Blog: New Rules For Promotional Lotteries – What Does This Mean For Higher Value Prizes?


Peter Bolger and
Robert haniver

Peter Bolger and Robert haniver of LK Shields write about the new rules that will update the gambling legislation and the control of gambling.

The Gaming and Lotteries (Amendment) Act 2019 (2019 Act) was enacted on December 21, 2019 and will enter into force on December 1, 2020. It is an interim reform measure to amend and update the 1956 Law on Gaming and Lotteries (1956). Act), pending future comprehensive reform of gambling licensing and regulation in Ireland.

Brand owners and marketing agencies will welcome a new exemption from the legal ban on unlicensed lotteries, where the promotion of a lottery is associated with the sale or marketing of a product. However, this exemption is not available for promotional programs whose total prize value exceeds € 2,500. Additionally, locality and other restrictions associated with lottery permits and licenses mean that many business promoters are likely to continue the practice of structuring their promotions in a way that is intended to be outside the regulatory regime.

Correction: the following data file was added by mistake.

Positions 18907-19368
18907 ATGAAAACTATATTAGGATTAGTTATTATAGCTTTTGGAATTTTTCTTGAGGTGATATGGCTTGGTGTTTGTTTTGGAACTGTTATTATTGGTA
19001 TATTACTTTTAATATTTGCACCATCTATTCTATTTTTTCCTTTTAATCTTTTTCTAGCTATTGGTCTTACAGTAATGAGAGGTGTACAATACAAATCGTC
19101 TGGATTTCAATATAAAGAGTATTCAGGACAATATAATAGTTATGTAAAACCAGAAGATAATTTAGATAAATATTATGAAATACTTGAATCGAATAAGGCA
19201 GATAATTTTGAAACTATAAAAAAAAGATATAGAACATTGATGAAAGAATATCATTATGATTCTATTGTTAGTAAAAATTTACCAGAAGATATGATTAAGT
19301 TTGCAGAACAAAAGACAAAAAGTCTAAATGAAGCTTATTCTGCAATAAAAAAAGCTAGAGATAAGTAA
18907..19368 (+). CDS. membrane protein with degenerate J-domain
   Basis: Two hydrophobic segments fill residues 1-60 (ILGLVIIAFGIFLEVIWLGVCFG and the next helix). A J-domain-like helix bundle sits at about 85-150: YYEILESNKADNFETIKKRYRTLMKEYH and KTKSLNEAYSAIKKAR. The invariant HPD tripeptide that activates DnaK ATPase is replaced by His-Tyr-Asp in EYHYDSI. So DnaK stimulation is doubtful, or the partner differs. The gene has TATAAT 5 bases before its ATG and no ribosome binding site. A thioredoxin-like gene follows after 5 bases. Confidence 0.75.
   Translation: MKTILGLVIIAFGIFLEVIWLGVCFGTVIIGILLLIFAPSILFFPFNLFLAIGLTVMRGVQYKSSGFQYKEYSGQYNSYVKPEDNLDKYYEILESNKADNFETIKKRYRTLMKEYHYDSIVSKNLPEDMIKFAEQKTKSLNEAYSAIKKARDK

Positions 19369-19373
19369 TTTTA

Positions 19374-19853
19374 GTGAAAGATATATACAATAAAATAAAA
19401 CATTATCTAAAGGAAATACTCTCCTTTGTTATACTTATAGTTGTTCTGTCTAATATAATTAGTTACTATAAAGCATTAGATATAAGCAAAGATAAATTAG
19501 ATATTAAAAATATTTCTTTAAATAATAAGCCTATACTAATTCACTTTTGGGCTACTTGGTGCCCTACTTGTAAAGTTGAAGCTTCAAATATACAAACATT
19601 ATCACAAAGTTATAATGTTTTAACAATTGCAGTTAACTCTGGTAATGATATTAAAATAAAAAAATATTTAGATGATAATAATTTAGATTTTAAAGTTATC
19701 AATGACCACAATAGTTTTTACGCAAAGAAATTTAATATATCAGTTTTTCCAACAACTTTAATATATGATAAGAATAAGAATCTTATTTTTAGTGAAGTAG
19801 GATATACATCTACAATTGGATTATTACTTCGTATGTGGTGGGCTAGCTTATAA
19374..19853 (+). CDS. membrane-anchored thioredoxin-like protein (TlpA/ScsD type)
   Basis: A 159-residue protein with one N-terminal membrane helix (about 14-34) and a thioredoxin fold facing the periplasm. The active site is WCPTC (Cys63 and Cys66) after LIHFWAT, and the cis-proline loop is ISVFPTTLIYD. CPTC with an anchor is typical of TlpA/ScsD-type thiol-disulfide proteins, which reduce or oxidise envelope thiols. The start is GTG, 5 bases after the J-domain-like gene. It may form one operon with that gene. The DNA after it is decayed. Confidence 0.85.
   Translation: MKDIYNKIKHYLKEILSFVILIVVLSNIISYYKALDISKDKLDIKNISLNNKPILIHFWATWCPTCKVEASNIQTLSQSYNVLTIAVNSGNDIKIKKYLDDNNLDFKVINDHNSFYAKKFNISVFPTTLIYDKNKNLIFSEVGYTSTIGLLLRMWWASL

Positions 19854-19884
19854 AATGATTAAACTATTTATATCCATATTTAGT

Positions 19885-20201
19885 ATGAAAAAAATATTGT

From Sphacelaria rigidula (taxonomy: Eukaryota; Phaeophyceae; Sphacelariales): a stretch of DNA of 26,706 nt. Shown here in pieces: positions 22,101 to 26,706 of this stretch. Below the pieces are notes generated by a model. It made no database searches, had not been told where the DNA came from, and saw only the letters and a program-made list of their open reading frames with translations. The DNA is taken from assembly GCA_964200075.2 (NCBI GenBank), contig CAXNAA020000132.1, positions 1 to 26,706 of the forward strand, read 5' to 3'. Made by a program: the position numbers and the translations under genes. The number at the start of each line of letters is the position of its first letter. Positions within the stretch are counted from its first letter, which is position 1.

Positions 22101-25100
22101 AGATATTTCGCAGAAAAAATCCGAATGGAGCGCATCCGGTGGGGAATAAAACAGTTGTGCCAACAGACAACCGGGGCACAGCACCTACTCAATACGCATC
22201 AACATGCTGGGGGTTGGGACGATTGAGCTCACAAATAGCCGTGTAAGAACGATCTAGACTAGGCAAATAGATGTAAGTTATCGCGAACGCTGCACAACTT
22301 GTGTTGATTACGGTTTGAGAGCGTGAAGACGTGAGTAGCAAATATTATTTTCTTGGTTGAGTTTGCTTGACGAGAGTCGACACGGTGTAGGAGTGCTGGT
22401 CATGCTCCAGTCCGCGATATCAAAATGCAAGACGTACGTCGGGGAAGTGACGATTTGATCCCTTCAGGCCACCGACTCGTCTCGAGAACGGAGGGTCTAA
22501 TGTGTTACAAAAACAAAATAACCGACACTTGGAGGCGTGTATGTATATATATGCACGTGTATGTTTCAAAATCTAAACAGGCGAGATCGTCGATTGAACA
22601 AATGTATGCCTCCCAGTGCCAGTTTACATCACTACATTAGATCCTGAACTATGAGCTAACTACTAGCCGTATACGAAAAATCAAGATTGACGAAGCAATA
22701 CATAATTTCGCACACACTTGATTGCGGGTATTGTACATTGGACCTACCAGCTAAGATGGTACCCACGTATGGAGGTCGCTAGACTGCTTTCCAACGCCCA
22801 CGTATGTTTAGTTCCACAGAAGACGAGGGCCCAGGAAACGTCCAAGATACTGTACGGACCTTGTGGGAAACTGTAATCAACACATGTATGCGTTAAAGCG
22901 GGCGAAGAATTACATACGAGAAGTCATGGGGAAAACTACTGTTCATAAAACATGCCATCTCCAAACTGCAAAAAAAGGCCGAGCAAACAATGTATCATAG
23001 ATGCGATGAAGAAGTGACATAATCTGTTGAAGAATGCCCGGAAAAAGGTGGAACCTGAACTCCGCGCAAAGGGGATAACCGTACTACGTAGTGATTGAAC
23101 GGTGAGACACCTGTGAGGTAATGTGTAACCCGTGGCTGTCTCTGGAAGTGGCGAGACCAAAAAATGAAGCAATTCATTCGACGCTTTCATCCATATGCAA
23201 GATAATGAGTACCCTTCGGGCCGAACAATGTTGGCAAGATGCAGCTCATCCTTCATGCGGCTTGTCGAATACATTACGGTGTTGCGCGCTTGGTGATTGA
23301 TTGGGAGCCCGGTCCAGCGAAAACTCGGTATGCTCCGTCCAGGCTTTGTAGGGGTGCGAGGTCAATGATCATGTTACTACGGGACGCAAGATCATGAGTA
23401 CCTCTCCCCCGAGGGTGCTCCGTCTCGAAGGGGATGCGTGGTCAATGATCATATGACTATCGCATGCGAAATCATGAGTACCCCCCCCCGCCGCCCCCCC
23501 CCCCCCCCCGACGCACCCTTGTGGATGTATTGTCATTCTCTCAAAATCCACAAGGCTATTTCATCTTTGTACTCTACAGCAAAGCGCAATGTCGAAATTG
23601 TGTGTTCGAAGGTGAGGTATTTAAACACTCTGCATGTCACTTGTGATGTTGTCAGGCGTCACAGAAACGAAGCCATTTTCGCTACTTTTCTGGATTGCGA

Below is a brief analysis of the New Product Promotion Exemption and some of the barriers faced by promoters of higher value lotteries.

What is a lottery?

The narrow definition of a “lottery” under the 1956 Act has been clarified by case law over the years, which identifies three components to a lottery: (i) there is a distribution of a prize; (ii) which happens by chance; and (iii) there is a contribution or payment to participate in the lottery. In practice, this definition generally covers raffles, raffles, raffles and bingo. The 2019 law did not change the legal definition of a lottery and this three-member test therefore remains valid.

Product promotion exemption

The 1956 law has long been viewed as outdated and an obstacle to modern promotional marketing practices. This has led promoters to go to the district court through various charities to obtain lottery licenses subject to the 1956 law or to structure promotional programs in a way intended not to meet the definition of ‘a “lottery”.